Maintaining a duty of confidentiality is an integral part of any healthcare profession, but what happens when upholding medical confidentiality leads to adverse health outcomes?
Patient Y, a pregnant woman, sought damages when Doctors failed to inform her that her father had been diagnosed with Huntington’s disease – a heritable brain disorder that had been linked to his earlier conviction for killing his wife.
Her father had refused permission to share details of the diagnosis with his daughter, despite knowing she was pregnant, and doctors honoured his request.
However, Patient Y said she would have terminated the pregnancy had she have been aware of the diagnosis – which carried a high chance of being passed onto her and her offspring.
Courts concluded that doctors had breached their duty of care to Patient Y. However, she lost the case because her father’s diagnosis fell within too narrow of a window for her to have legally terminated the pregnancy.
Under different circumstances, Patient Y may have been awarded multi-six-figure damages, to compensate for potential child-raising costs associated with the disease.
Patient Y’s case may be remarkable, but it is not isolated. Wrongful birth damages – claims for costs associated with pregnancy, child-raising or parental suffering as a result of antenatal negligence – are increasingly common.
Ahead of the Medico Legal Conference we spoke with Bill Madden – a civil liability litigator and accredited specialist in personal injury law – to shed light on the issue. Bill will give further insight at the conference in March.
What are some of the most common examples of wrongful birth claims you have seen?
Wrongful birth litigation is still developing in Australia but more cases may arise, particularly in circumstances where there is scope for genetic testing.
These tests rarely speak in absolute terms and naturally carry some scope for imprecision, but sometimes this goes beyond the possibility of risk and becomes negligent error.
If the patient can prove that a doctor has been negligent in the testing, they may succeed with a wrongful birth claim.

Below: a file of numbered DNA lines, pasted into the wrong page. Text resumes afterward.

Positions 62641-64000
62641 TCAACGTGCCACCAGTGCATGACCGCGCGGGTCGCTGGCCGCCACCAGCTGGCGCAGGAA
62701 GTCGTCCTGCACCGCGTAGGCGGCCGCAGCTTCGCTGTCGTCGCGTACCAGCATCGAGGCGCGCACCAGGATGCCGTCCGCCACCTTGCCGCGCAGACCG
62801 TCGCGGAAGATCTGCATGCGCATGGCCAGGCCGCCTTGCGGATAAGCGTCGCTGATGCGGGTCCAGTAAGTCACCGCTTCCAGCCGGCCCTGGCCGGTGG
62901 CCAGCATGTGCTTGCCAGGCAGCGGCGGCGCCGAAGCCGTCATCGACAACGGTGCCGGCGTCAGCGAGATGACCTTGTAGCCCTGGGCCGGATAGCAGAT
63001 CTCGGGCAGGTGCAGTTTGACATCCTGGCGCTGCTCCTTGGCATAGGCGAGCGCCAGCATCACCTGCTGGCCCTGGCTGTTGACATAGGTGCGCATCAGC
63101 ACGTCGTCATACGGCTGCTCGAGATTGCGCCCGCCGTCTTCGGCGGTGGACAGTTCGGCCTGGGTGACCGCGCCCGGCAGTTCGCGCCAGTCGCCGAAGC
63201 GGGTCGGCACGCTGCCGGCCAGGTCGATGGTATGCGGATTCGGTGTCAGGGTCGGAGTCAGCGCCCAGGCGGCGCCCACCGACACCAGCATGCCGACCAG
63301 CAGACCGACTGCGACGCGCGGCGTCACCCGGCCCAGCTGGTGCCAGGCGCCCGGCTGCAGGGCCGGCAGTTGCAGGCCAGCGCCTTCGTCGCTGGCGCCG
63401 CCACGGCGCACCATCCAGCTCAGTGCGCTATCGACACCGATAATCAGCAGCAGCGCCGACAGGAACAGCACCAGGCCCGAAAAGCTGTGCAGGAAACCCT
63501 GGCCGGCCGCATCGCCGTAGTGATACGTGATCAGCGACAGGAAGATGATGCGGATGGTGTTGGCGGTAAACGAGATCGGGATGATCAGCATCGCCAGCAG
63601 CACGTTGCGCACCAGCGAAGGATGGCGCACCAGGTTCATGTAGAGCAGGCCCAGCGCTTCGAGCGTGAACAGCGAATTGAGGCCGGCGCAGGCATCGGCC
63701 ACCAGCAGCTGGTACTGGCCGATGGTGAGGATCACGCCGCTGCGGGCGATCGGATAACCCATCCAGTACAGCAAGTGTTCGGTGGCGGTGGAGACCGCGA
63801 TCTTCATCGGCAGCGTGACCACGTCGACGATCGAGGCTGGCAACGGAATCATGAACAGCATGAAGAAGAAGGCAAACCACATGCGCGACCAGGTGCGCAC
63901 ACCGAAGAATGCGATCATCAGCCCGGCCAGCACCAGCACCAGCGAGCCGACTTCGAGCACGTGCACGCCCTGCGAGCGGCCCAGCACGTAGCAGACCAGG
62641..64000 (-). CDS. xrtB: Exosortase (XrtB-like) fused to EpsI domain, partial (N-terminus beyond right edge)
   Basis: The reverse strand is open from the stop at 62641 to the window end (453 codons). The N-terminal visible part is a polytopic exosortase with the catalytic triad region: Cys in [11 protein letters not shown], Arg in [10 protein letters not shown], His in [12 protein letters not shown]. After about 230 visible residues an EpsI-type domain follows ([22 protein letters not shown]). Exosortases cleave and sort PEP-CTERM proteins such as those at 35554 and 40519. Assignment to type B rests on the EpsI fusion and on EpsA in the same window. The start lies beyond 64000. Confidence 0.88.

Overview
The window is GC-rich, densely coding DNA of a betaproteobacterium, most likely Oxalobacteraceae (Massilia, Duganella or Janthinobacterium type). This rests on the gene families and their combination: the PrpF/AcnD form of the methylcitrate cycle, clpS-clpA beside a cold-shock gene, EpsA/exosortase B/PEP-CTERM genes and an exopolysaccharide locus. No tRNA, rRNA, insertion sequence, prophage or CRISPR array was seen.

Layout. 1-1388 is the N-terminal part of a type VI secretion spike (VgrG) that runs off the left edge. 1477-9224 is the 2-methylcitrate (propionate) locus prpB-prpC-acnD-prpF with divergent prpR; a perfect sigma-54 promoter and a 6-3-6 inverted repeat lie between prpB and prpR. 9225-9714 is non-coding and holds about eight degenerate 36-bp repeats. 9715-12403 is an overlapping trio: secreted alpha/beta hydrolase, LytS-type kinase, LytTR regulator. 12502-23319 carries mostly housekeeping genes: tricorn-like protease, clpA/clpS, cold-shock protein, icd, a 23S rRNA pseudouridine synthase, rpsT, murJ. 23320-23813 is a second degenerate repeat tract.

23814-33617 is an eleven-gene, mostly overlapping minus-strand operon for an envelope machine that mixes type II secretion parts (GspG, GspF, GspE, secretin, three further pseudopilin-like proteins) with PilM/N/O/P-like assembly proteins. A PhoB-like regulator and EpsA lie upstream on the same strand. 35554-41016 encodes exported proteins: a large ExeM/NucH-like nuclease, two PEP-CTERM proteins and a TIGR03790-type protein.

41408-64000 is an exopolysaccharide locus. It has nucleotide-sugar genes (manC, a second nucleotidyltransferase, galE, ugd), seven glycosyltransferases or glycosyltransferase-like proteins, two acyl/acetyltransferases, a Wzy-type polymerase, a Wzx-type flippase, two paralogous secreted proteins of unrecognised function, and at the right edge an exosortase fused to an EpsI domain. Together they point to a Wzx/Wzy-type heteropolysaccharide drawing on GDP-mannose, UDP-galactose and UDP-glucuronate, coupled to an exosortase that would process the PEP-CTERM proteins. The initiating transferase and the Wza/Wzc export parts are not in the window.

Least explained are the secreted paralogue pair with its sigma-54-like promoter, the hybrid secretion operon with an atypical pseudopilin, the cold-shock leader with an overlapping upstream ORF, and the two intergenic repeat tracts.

What are some of the biggest pitfalls for medical professionals in the context of this legislation?
Negligent error in antennal genetic testing is the main focus. But increasingly the law seems likely to focus on a woman’s potential right to be informed of private medical information about a genetic relative, if this presents a risk factor for their own pregnancy.
If you had a sister diagnosed with a particular genetic condition you would probably want that information to be passed on to you to make an informed decision about parenthood.
However these claims are contentious because there is a conflict between the right to privacy for one person and the right to informed health-related decision-making for another. Duty of confidentiality versus duty of care.
This issue can come up in strange circumstances. For example, if a child has a bone marrow condition, doctors may do genetic testing to see which of the parents is a better match for donating bone marrow. On occasion they may discover the father is not a genetic match at all [i.e. he is not the father] which creates a difficult ethical scenario if the mother is a weak match for donating marrow.
To withhold that information may have health consequences for the infant, yet to disclose it may have serious repercussions for the family’s wellbeing.
How could medical professionals sidestep this issue and ensure they are legally compliant on all fronts?
It is all about how medical professionals approach these issues.
In genetic testing, a laboratory could present people with a legal document to sign saying something to the effect of, ‘If we discover this in the testing, do you give us consent to share that information?’.
In the example of the infant with a bone marrow condition, you could say to the mother in a private conversation, “Your child may die if we do not find a good match for donating bone marrow. Who is the child’s real father, because the actual father will be a good match?”
Having said that there is no blueprint for this. Some documents already exist but the wrongful birth legal landscape is by no means locked down.
Are there any complexities with the legislation that we need to know about?
If patients are trying to get compensation to cover the cost of raising a child with a disability, it can be challenging to work out the costs.
For example, it gets complex when you consider how far forward in time the parents can claim for. Whether the costs should cover the entire life expectancy of the child, or until the child turns 18 and potentially becomes financially independent.
Some would argue that the child may never become financially independent if they are disabled, whilst others would say that NDIS effectively takes over and carries much of the cost of the disability in adulthood.
As wrongful birth damages are increasing, so is the diversity of claims – presenting an ever-challenging legal landscape for clinicians to navigate. Although claims have been around for more than twenty years, there are still many questions that have not yet been answered by courts.
Bill Madden who has thirty years’ experience as a civil liability litigator will share his expertise on wrongful birth claims at the Medico Legal Conference – to be held 22-23 March 2021 at the Swissotel Sydney.